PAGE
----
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At the moment, I basically keep good track of what CPAN modules I use and keep them in a app-specific perllib and also say in the dev notes that this is so, and it'd be a good idea to install these modules yourself (a Bundle is used, at the moment)

Actually, Bundles are (and have always been) kind of a dirty hack. The newer trend is toward Task modules, which themselves are implemented using Module::Install. See the docs in Task for a more detailed explaination.

I know of the Best module, but the low version number and long-time-since-hacked-upon date makes me wonder how good it'd work as well.

I have used Best and it is totally stable and production worthy (IMO of course).

Low version numbers don't mean a thing, nor does it matter how long ago something has been hacked on (unless you are talking like +5-6 years, in which case the module may not be in keeping with current community best practices (no, not the Damian's book, the communities best practices, there is a subtle difference). In the case of Best the code is so simple that I would be more worried if there more releases. If you look over the Changes file you will see that most of the releases have been for doc fixes and a few minor bugs which tells me that other people are using this module and that the author cares about clarity of his documentation, both very good signs.

I hope people can understand the importance of having a fall back, pure perl implementation of some of these modules. I do understand that in many instances, these modules are much much slower, but it is better than nothin'.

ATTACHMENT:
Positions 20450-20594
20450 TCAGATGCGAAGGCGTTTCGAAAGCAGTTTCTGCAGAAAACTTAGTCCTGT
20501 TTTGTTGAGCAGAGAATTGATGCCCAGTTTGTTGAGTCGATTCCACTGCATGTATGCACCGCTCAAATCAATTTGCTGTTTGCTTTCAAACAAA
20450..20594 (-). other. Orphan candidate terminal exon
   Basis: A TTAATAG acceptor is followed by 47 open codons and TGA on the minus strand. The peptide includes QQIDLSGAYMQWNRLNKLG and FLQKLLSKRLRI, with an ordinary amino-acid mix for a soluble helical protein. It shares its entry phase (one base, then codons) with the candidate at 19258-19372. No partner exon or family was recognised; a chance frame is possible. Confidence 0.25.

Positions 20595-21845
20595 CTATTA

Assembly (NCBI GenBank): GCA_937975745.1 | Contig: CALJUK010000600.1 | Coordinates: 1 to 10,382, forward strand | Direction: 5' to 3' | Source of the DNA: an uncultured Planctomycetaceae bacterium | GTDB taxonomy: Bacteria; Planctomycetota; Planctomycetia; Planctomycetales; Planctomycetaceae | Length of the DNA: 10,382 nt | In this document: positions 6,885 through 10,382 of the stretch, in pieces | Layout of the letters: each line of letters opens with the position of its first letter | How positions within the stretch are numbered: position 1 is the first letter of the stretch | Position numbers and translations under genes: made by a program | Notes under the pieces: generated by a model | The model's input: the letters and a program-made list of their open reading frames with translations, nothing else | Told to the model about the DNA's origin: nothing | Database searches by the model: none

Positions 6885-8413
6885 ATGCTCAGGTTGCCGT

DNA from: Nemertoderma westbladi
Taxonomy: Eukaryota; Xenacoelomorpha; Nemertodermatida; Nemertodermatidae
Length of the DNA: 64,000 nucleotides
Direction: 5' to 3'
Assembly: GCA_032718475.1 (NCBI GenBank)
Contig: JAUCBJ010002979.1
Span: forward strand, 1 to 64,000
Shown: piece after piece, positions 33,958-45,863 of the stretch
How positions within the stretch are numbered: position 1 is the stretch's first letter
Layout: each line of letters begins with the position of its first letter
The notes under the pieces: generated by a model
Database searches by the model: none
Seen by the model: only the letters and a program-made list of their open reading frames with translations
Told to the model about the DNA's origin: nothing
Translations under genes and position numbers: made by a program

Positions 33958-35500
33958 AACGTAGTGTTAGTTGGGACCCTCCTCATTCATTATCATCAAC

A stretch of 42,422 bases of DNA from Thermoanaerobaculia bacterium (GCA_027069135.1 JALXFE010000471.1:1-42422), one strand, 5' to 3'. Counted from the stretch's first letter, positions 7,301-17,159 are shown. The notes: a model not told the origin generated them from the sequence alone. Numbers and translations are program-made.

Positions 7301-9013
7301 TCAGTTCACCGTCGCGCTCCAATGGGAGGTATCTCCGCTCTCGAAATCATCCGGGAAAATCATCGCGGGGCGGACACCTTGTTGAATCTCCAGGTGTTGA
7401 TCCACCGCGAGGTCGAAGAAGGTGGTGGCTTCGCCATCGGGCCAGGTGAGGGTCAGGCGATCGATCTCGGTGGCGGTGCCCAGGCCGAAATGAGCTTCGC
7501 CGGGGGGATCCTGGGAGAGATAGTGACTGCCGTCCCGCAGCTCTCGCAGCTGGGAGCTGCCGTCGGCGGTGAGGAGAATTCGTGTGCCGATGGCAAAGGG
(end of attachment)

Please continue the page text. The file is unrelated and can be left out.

I disagree with the importance of Pure Perl fallbacks, they are nice to have in some cases, but really, just about every *nix system comes with a C compiler and with the existence of things like Strawberry Perl the Windows platform is becoming less of an issue. IMO, effort is better spent making it easier to compile and install C based extensions then it is spent re-writing these extension in a slower Pure Perl version.

Is there a better method that you guys use?

If you are looking to distribute your code easily without your users needing to install 1/2 of CPAN, then you might want to look into PAR, which is about as close to PHP-ease-of-installation as Perl gets these days.


In reply to Re: Pure Perl Modules, XS Modules, what's the current trends? by stvn
in thread Pure Perl Modules, XS Modules, what's the current trends? by skazat

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